Monday, 17 April 2017

A Grand National Tale

Since it has been said of Hearth-Grandfather that he would bet on two flies climbing a wall, it is perhaps unsurprising that his grandchildren would be encouraged to begin their gambling habits early with the Grand National.

Eddie is just about able to remember picking a horse in last year's race and so was excited for this year - opting for 'Rogue Angel' as it sounded a bit like 'Rogue One' and he is a Star Wars fiend. 

Gilby, (or 'Statto' as he is increasingly known due to his penchant for statistically analysing any sporting moment) thought he was playing it safe by opting for last year's runner-up, 'The Last Samurai'. 



Gertie, surprised that her brother with his Arsenal obsession hadn't gone for 'Definitely Red', leapt in there, safe in the knowledge that it was a firm favourite with the bookies. 

Hearth-mother liked the sound of 'One for Arthur' since she has a bit of a thing for Arthurian Literature, whilst Hearth-father had acquired a red-hot tip down the pub and was on 'Highland Lodge'.

Now Hearth-mother and Hearth-father were invited to a fancy-dress party in Dorset and so the family were not together to watch the big race. We were in the car listening on the radio whilst the kids were able to watch on screen. It really sounded as though Eddie's horse was dominating the field from about half way and we could just imagine how excited he would be. I had barely heard mention of mine until right near the end, so it was an excitement and a surprise to find that 'One for Arthur' had done it. At the race's conclusion Gilby was straight on the phone, desperate to talk about the detail-  and the resulting conversations reflect the participating cast of characters perfectly:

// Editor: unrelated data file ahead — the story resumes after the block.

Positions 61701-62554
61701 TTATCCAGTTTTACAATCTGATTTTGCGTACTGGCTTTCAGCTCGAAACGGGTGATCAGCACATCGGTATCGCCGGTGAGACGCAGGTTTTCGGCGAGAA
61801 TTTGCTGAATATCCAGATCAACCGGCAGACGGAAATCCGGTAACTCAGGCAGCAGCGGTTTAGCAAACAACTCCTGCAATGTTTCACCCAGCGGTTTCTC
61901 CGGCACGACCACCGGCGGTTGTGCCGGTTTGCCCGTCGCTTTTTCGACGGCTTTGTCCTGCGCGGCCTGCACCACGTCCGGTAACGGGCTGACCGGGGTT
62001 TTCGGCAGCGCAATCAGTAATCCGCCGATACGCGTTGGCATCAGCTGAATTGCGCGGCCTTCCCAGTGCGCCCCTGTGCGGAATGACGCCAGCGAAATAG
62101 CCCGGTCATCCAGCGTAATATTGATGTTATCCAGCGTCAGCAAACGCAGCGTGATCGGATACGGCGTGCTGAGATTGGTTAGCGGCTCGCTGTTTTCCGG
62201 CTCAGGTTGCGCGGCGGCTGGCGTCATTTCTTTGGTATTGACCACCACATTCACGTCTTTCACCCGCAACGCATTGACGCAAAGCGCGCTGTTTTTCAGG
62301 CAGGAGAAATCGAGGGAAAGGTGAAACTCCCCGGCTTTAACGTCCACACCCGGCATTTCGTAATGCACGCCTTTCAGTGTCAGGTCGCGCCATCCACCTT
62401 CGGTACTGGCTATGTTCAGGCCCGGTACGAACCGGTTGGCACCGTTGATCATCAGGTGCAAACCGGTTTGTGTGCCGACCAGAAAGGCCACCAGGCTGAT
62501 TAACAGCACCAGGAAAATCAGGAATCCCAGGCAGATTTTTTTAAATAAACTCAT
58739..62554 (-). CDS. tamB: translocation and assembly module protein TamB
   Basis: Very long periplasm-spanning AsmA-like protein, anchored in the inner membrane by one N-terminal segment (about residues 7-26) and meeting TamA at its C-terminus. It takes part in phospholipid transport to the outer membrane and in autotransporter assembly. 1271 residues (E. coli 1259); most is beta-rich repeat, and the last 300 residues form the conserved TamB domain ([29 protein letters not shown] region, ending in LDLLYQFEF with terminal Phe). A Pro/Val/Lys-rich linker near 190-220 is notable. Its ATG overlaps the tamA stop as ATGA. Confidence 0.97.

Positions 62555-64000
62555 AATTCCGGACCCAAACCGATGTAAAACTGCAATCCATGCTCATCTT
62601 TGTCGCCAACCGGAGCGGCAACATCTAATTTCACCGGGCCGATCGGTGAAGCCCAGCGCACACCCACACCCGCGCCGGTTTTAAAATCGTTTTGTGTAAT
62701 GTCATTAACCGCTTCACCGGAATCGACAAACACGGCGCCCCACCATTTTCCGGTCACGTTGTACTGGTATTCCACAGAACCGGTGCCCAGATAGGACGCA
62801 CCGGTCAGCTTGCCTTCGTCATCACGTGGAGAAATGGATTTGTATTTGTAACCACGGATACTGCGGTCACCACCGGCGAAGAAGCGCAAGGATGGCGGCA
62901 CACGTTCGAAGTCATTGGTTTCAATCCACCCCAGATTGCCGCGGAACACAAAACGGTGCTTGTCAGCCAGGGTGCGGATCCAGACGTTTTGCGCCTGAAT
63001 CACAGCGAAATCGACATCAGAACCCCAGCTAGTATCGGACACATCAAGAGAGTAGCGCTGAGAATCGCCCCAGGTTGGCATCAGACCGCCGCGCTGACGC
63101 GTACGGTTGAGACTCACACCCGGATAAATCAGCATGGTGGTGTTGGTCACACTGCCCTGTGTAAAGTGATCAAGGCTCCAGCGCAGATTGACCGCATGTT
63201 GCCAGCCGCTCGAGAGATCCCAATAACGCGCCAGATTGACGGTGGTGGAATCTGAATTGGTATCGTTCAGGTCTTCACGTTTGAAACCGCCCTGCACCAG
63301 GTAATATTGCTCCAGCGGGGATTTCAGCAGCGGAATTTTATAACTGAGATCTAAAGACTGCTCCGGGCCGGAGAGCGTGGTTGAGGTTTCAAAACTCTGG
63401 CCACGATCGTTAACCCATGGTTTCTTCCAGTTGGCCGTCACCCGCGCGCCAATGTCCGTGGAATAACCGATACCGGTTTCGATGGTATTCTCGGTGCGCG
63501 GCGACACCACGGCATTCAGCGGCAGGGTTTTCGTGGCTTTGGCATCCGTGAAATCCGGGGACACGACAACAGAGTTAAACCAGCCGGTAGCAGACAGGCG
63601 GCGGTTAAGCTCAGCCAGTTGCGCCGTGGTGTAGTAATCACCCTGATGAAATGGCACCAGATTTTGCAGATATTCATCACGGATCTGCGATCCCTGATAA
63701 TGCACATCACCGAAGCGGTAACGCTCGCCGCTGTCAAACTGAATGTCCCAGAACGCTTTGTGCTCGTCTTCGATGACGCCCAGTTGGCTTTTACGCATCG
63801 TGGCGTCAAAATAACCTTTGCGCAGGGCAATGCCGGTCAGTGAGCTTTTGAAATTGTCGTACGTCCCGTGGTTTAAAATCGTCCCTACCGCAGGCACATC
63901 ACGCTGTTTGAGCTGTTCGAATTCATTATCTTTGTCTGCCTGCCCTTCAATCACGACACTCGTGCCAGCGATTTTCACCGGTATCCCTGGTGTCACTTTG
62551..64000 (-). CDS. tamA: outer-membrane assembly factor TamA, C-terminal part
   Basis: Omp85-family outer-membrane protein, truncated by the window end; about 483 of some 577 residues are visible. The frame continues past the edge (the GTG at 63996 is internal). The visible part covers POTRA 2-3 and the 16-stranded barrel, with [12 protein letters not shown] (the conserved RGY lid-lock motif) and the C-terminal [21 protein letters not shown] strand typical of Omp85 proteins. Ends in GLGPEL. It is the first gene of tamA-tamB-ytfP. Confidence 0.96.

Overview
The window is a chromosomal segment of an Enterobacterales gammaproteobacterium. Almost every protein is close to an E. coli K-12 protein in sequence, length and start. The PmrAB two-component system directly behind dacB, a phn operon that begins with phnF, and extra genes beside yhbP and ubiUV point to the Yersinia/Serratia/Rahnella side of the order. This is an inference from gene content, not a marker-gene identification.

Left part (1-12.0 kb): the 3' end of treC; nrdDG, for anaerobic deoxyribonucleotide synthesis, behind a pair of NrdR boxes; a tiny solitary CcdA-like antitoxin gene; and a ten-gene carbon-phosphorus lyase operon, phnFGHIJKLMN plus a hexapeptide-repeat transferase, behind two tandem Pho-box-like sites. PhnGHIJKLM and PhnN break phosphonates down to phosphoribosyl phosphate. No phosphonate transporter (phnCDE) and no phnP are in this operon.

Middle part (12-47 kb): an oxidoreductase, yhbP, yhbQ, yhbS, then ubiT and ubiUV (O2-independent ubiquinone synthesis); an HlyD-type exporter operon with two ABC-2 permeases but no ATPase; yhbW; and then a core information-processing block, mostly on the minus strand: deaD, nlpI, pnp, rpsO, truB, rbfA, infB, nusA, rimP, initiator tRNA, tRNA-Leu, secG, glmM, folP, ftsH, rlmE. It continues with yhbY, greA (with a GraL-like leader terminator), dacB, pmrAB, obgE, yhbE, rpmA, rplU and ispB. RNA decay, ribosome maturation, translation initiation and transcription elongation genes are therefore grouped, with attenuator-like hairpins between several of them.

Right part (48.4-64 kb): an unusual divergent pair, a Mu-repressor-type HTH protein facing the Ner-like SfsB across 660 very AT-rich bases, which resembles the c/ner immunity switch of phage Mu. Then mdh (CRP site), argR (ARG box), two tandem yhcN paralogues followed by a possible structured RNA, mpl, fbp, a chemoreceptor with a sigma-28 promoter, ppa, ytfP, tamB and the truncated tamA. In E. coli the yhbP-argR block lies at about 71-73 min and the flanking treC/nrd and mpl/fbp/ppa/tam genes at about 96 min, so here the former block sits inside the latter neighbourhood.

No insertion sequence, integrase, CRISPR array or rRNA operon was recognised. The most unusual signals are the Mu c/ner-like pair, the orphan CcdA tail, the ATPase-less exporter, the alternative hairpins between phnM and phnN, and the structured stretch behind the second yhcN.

Gilby: Hi Mum, well done, did you know your horse won?
Hearth-mother: Yes, thank you, darling. We were listening on the radio. It was quite exciting, wasn't it?
Gilby: Yes, you led from the second to last fence. And then no one could catch you. Rogue Angel was in the lead for most of the second circuit so Eddie got excited but he fell away in the last part of the race. You could see yours coming from about four fences from the end. It ran a perfect race. Shall I pass you over to the others?

Gertie: Congratulations, mummy, you picked the winner!
Hearth-mother: Thanks, darling. My first one ever. I'm sorry about yours, though; he fell early, didn't he?
Gertie: Yes. Defintely Red was defintely not winning, but I think the horse and jockey were alright. Have a safe trip down to Dorset and enjoy your party. Do you want to speak to Eds?

Eddie: Hello mummy.  Your horse ran past mine. I hate you.
Hearth-mother: Oh.



And we're not moving to the Bahamas. Two pounds each way doesn't go very far between five....



Currently reading: The Marvels by Brian Selznick

Sunday, 2 April 2017

Moving On...

So, moving day has been and gone.

It was never going to go well, given this kind of starting point:


Just loving what Hearth-Father did there.

The hell was compounded by our elderly neighbour being bitten by a dog and requiring emergency treatment at the surgery one hour before we were due to be out of the house. I kid you not. Her timing was impeccable - but difficult not to help someone who appears to have their thumb hanging off. We were only about an hour late getting out in the end...and I forgot about two kitchen cupboards entirely. 


Things I learned whilst packing up to move house:
1. Gilby, my 'tidy' child, really isn't - if you move his bed.
2. Those fifty or so odd socks that I have been saving for the last ten years really are odd.
3. My husband's extensive 'mobile phones through the ages' collection will require its own wing in the new place.
4. If you put a photo like the one above on social media, friends will only notice the Prosecco box.
5. I hate boxes.

Things I have learned since being in the new one:
1. Many of the things I carefully boxed up I have unpacked only to throw away.
2. Moving house creates an 'Alice in Wonderland' effect so that all my furniture now looks wrong-sized.
3. Our predecessors taste in tiles is hideous. Beyond description.
4. In spite of the absurdly expensive quotation, with hindsight it would have been worth paying someone to do the packing and removals,
5. I hate boxes.



Currently reading: The Watsons by Jane Austen